NEW YORK: An army of retail investors that has routed Wall Street's professionals in recent days was dealt a blow on Thursday (Jan 28), after online brokerages including Robinhood Markets restricted trading in red-hot GameStop and other stocks that had soared this week.
Retail investors, celebrities and policymakers decried the restrictions. Participants in online forums seethed, accusing the trading platforms of seeking to protect Wall Street's interests at the expense of smaller investors.
"Robin Hood: a parable about stealing from the rich to give to the poor. Robinhood: an app about protecting the rich from being short squeezed by the poor," Jake Chervinsky, a lawyer for fintech company Compound, wrote on Twitter.
Robinhood reversed course by the end of the day and said limited trading in the stocks would resume on Friday. Shares of retail favorites including GameStop and AMC Entertainment, which erased an early surge on news of the restrictions then rose after hours.
The chief executive of brokerage app Robinhood said he made the "difficult decision" to restrict buying in more than a dozen volatile stocks, to protect the company and its customers.
"We absolutely did not do this at the direction of any market maker or hedge fund ... The reason we did it because Robinhood as a brokerage firm, we have lots of financial requirements," Robinhood's Vladimir Tenev said on CNBC.
"In order to protect the firm and protect our customers, we had to limit buying in these stocks."
The restrictions, and their partial reversal, mark a turn in a battle that many have framed as a showdown between hedge funds and other institutions against retail investors.
Until Thursday, it appeared retail traders had the upper hand. Coordinating on forums such as Reddit’s Wallstreetbets, the small investors forced hedge funds to unwind short positions that had bet on the decline of shares in companies such as GameStop and American Airlines. That activity resulted in a short squeeze that sent the shares soaring.
GameStop, the video game retailer whose 1,700 per cent rally has been at the heart of the slugfest in the past week, initially rallied to more than US$480 a share on Thursday, Refinitiv data showed. It closed down around 44 per cent at US$193.60
AMC's value was cut by nearly half and Koss Corp dropped by around a third.
"The Robinhood ban on those stocks have put a pretty good end to (the rally)," said Dennis Dick, proprietary trader at Bright Trading in Las Vegas. "Everybody's trying to hit the exit button at the same time."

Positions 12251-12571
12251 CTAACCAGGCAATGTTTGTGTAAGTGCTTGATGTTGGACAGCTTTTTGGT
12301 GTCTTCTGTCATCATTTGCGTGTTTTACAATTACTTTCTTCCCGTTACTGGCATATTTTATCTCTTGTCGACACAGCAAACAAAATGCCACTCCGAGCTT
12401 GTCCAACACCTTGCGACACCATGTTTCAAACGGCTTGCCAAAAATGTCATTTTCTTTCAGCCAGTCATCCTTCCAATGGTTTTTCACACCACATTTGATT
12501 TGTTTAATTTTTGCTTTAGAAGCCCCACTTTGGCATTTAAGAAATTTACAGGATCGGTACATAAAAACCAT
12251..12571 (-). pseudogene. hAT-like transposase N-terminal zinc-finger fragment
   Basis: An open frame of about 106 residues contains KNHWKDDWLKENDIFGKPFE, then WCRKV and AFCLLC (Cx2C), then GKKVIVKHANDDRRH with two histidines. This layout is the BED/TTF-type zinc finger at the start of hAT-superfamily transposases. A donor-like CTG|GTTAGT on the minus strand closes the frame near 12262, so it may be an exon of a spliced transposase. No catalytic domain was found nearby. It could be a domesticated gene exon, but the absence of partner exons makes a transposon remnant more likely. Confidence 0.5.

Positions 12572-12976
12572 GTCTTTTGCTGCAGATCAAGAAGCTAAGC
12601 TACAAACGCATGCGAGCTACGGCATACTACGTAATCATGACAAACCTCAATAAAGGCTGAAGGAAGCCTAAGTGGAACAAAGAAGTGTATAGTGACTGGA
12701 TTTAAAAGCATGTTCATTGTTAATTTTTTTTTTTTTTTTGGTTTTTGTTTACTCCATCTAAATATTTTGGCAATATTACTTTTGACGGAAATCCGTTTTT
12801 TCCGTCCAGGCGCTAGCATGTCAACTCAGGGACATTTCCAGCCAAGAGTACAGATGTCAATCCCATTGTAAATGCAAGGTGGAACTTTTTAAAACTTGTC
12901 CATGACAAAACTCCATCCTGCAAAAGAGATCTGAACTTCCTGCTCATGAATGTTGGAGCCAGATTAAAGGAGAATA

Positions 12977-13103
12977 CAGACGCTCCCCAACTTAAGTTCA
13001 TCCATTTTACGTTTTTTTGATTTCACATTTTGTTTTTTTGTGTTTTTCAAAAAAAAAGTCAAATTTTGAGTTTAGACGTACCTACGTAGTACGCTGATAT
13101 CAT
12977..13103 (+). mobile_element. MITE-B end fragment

SOME TRADING TO RESUME FRIDAY
Citing market volatility and the need to keep investors informed, Robinhood, a Menlo Park, California-based app, said on a blog that it was halting trading of viral stocks including Gamestop, American Airlines and AMC and raising margin requirements for certain securities.
Two customers sued Robinhood over the trading ban, seeking damages.
Robinhood said in a later post that from Friday it planned to allow limited purchases of these securities.
Some users complained on Twitter that Robinhood had notified them that it was selling their shares, without their consent. A Robinhood spokeswoman did not immediately respond to a request for comment.
Interactive Brokers, another online trading platform, also restricted trading in those stocks.
Robinhood has seen business boom during the coronavirus pandemic as more home-bound consumers took to trading stocks online. The app now counts more than 13 million users.
Social media chatrooms are beginning to resemble the squawk boxes on trading floors as a new generation of retail traders gains influence.
US Senator Sherrod Brown, incoming Democratic chairman of the Senate Banking and Housing Committee, said he will hold a hearing on the current state of the stock market.
"People on Wall Street only care about the rules when they're the ones getting hurt," Brown said in a statement.
Before its retreat, GameStop briefly became the biggest stock in the Russell 2000 index of small caps, according to Zerohedge.
Lawmakers from both main parties in Congress, including Democrat Alexandria Ocasio-Cortez and Republican Ted Cruz, criticized the decision by Robinhood to restrict retail trading. Robinhood did not respond to requests for comment.
Other stocks swept up in the drama were Canada's First Majestic Silver , Blackberry, Australian nickel and cobalt explorer GME Resources.
JP Morgan named 45 stocks that it said may be susceptible to short squeezes and similar "fragility events", including Macerich, Cheesecake Factory and Stitch Fix.
US equity markets rebounded more than 1 per cent on Thursday after the short squeeze on Wednesday fueled a 2 per cent slide in New York's S&P 500 as investors sold other assets to cover their losses.
Short-sellers are sitting on estimated losses of US$71 billion from positions in US companies this year, data from analytics firm Ortex showed.
Long derided by market professionals as "dumb money", the pack of retail traders, some of them former bankers working for themselves, has become an increasingly powerful force worth 20 per cent of equity orders last year, UBS data showed.
The war began last week when hedge fund short-seller Andrew Left of Citron Capital bet against GameStop and was met with a barrage of retail traders betting the other way. He said on Wednesday he had abandoned the bet.